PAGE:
Cape Dorset mayhem prompts calls for booze controls, trigger locks
MLA says he’ll buy trigger locks for those who can’t afford them
South Baffin MLA Fred Schell is calling on Nunavut’s airlines to help control the flow of alcohol into communities in the wake of a spree of gun violence in Cape Dorset.
Schell, questioning Finance Minister Keith Peterson in Nunavut’s legislative assembly Oct. 19, said a shooting incident in July “occurred shortly after almost two dozen liquor orders arrived in the community on the same flight.”
Schell also called on Nunavut’s airlines “to show a greater commitment to social responsibility” and work with Nunavut’s liquor commission to coordinate the arrival of alcohol shipments into communities.
Police, politicians and citizens alike have complained in the past about large numbers of booze orders arriving in communities at once, triggering outbreaks of abuse and violence.
Peterson responded that he’s already had discussions with airlines about the problem, and encouraged the Nunavut Liquor Commission
to study the problem.
In March, Peterson announced the launch of a task force to review Nunavut’s liquor laws.
That group held public meetings in Arviat, Whale Cove and Chesterfield Inlet Oct. 18 to Oct. 22.
Schell also blasted liquor rules in open communities that put no cap on the amount of alcohol people can order.
He said the current system is what allowed an Iqaluit bootlegging ring, busted by police in March, to stockpile close to 2,800 bottles of hard liquor, mostly vodka.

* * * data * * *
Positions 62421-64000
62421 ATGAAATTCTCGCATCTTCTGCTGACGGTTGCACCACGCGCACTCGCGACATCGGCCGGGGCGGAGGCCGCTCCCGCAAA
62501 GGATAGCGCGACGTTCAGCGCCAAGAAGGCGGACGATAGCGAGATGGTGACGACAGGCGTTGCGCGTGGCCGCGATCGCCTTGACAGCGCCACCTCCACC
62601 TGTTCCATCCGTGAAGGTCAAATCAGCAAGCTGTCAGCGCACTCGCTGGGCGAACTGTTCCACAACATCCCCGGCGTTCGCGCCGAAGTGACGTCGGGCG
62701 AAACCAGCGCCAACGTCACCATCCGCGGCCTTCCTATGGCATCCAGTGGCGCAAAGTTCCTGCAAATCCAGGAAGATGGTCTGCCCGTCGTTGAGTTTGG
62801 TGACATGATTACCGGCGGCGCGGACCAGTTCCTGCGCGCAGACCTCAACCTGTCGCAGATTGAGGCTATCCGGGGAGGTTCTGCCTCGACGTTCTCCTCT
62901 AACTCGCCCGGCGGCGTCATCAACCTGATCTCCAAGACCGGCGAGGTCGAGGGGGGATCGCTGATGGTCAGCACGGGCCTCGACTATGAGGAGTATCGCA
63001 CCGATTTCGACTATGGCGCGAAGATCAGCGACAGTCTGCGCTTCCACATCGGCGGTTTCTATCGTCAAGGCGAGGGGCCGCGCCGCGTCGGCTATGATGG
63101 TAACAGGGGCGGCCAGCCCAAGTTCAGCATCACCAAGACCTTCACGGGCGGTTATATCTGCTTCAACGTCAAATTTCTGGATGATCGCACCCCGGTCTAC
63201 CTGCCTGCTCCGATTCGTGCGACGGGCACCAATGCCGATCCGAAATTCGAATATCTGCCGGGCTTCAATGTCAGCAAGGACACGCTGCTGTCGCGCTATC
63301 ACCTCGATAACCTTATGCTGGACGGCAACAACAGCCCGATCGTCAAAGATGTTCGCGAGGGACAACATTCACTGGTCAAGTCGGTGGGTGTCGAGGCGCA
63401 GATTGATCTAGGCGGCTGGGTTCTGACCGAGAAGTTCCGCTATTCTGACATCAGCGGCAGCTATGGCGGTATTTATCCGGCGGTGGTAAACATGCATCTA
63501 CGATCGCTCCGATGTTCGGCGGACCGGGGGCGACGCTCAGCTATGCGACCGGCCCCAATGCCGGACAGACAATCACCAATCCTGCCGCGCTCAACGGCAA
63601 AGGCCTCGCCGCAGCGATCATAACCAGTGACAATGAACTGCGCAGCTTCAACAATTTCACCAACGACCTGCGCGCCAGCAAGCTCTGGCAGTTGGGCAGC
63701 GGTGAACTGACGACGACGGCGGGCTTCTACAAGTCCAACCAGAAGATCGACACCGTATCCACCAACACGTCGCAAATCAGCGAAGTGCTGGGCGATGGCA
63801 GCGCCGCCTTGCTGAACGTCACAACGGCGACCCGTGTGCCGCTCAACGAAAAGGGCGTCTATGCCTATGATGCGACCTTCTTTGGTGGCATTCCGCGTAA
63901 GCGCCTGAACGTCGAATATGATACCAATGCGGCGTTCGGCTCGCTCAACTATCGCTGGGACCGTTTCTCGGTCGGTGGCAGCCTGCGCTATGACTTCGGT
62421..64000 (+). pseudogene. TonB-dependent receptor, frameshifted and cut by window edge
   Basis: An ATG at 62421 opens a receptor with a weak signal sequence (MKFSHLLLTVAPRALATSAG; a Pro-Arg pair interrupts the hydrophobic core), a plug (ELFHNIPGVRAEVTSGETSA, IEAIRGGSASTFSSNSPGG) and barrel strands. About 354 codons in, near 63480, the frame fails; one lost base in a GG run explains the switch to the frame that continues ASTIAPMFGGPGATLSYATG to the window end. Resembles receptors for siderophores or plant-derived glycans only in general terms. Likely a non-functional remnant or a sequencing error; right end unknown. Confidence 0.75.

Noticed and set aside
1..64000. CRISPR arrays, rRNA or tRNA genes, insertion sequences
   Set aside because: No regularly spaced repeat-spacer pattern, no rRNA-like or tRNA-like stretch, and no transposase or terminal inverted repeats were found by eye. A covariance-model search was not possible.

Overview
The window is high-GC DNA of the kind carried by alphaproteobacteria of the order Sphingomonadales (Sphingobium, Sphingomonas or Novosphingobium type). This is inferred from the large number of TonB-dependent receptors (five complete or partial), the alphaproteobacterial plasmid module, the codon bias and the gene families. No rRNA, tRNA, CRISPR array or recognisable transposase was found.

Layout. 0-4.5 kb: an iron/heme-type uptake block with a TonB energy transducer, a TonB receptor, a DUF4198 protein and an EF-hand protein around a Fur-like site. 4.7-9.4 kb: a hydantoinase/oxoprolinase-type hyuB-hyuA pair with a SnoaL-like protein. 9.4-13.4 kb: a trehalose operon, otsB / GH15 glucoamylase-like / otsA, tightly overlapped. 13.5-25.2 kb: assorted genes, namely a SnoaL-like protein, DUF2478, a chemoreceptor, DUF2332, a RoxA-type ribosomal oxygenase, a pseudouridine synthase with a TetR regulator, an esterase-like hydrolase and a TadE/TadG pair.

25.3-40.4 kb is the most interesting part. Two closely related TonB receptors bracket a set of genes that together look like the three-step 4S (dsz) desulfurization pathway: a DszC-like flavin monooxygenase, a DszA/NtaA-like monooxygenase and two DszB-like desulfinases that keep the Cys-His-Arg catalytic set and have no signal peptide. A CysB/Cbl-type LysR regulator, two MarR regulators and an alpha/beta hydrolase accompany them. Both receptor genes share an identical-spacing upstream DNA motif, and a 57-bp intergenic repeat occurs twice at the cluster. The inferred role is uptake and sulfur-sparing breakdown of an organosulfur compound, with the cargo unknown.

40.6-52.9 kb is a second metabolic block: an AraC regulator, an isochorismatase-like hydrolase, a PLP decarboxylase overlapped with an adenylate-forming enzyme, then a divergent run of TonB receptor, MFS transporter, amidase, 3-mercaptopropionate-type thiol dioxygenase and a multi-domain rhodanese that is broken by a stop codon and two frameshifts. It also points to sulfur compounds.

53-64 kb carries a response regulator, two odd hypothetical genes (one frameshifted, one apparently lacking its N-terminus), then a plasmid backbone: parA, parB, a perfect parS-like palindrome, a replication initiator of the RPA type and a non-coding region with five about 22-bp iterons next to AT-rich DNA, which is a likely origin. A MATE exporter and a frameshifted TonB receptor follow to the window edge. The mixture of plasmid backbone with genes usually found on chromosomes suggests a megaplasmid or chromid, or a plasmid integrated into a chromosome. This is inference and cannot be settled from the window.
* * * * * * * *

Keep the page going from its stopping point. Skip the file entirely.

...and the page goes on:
“It seems common sense to me that if a small group of individuals are legally obtaining import permits to acquire thousands of bottles of booze, it’s obvious that these quantities cannot reasonably be for personal consumption,” Schell told the assembly.
Peterson replied by repeating an idea he floated during a news conference in March: examining the possibility of civil forfeiture to seize cash and property from convicted bootleggers.
The recent spate of gunplay in Cape Dorset included an incident where two boys got hold of unsecured guns and began firing at houses.
In that incident, police exchanged gunfire with at least one of the youths in a local softball field, wounding one of the alleged shooters.
That incident did not involve alcohol, police said.
But it did prompt calls for Nunavummiut to take better care of firearms by being more vigilant about storing guns and ammunition separately and using trigger locks.
Schell said he’ll personally buy trigger locks for anyone in Cape Dorset of Kimmirut who can’t afford them.
“The simple precaution of storing your firearms and ammunition separately: it just makes common sense,” he said.